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published on 04/20/2006



Read Aloud Chattanooga Brings Reading Dogs to St. Andrews Center & St. Peter's School.

April 19, 2006) The four-legged learning motivation experts of Read Aloud Chattanooga will pay a visit this week to children at the St. Andrews Center at St. Peter's Episcopal School.

On Thursday, April 20 at 3:30 p.m., the Reading Dogs make a return visit to the St. Andrews Center (located in Highland Park), where Read Aloud Chattanooga's co-chair -- a golden retriever named Joshua -- celebrated his 14th birthday last month. On this visit, Joshua's daughter Brandy and their colleague Peppy will visit students in St. Andrews' after school program.

On Friday, April 21 at 9 a.m., Brandy and Peppy will visit students at St. Peter's Episcopal School (848 Ashland Terrace) for the first time.

What happens when a "Reading Dog" comes to call?

Both dogs have been certified as therapy dogs, so they are well behaved and accustomed to being with groups of children. They will be accompanied by their owners: Joyce Alves and Alice Clark. As each dog visits a classroom, children will read their favorite books to the dogs and show them the pictures.

"Dogs are attentive, loving listeners when children read to them, and that's one of the most important things for children who are starting to read aloud," said Beverly Trobaugh, director of the First-Centenary United Methodist Children's Enrichment Center, a flagship site for Read Aloud Chattanooga. "Children need to be able to read without fear of criticism or interruption. The dogs give them that gift."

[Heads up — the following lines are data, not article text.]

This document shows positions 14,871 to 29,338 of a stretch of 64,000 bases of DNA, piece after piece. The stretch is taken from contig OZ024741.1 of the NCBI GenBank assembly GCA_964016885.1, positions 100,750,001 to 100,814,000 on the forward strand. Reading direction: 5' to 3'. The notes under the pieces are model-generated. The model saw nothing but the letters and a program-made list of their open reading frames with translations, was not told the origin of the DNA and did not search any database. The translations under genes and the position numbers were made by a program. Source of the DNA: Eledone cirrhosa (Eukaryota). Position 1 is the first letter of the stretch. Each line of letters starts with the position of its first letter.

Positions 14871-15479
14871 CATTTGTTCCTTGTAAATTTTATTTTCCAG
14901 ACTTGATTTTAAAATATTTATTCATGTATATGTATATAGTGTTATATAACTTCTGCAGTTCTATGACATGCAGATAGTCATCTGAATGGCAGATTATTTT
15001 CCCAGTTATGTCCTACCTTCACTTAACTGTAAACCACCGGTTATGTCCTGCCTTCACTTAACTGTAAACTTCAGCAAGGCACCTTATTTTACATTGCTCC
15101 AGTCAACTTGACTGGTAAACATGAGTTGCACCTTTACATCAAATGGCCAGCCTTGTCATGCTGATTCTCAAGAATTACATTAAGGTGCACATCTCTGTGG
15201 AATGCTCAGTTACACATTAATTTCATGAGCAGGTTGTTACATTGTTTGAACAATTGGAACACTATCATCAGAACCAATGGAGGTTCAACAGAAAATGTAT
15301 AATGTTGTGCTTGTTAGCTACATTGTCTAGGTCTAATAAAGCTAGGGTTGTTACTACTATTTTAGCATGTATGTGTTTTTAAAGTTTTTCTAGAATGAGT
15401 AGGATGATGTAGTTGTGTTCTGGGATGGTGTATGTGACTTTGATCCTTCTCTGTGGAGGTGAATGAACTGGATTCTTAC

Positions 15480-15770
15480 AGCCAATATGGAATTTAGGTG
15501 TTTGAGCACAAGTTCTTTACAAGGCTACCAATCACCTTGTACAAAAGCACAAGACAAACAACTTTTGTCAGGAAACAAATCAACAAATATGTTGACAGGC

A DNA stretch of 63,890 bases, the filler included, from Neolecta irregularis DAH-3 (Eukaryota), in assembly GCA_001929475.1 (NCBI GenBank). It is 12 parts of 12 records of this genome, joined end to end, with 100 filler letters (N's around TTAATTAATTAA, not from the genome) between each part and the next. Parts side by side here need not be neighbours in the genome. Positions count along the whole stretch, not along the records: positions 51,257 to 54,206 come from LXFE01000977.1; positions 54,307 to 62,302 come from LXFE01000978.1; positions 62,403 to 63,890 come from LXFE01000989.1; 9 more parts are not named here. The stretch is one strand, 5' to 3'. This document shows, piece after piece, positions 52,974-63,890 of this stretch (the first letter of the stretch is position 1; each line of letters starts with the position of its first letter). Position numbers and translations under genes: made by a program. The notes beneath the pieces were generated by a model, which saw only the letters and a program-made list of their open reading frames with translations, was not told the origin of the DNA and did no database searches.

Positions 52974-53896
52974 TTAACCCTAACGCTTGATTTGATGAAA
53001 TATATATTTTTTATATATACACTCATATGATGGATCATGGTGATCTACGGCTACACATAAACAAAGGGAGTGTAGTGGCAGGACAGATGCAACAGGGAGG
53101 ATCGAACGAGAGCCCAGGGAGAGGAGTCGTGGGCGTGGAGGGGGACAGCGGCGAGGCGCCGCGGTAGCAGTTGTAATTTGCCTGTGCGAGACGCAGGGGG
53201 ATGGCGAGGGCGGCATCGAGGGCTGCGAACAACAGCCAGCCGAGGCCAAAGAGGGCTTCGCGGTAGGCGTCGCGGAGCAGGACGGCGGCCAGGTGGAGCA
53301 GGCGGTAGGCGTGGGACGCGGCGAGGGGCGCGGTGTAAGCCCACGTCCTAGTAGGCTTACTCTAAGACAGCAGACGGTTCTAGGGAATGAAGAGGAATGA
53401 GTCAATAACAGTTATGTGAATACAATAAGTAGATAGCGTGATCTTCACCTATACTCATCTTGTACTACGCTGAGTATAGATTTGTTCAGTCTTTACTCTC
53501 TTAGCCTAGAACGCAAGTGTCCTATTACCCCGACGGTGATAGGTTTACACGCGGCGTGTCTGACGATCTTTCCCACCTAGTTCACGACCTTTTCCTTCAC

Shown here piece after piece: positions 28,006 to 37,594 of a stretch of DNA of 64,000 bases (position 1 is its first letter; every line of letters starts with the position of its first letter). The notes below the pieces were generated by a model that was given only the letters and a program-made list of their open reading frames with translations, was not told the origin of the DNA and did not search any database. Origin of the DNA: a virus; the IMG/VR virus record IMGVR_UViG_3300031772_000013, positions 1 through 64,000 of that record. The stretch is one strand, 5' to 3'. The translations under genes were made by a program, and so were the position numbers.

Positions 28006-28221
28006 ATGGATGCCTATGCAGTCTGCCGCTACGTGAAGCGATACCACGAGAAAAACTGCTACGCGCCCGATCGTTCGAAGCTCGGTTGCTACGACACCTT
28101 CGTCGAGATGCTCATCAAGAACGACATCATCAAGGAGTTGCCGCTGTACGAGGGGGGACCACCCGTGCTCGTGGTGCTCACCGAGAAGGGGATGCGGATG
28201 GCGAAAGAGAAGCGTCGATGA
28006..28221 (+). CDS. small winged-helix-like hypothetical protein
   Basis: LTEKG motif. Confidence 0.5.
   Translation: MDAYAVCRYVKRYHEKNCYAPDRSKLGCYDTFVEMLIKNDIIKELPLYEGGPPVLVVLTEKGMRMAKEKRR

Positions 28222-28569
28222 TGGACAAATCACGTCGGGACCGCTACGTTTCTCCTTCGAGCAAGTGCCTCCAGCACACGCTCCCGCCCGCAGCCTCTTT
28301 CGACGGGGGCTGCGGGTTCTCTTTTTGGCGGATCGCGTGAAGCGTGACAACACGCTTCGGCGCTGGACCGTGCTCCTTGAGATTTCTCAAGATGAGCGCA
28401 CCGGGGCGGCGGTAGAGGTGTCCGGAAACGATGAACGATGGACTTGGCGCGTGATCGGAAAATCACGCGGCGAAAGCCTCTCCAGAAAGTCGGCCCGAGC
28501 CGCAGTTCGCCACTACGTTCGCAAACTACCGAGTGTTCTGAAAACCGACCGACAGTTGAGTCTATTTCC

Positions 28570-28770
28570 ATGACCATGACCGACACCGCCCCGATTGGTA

Brandy and her father Joshua serve as Co-Chairs of Read Aloud Chattanooga, with Peppy joining them as Publicity Chair. "When we saw how much these dogs motivated children to read, we realized we humans just can't compete, so we put the dogs in charge," said Bill Thurman, founder of Read Aloud Chattanooga.

The use of reading dogs to help young readers is one of several learning motivation projects Read Aloud Chattanooga has organized in Chattanooga and surrounding communities over the last several years. Others include painting read aloud murals that promote reading in 27 locations (and counting); sponsoring numerous presentations by Jim Trelease, author of The Read Aloud Handbook; installing "rain gutter bookshelves," which increase children's demand for reading because they allow the books to face out where they can be seen more easily; and training volunteers in how to read aloud effectively.

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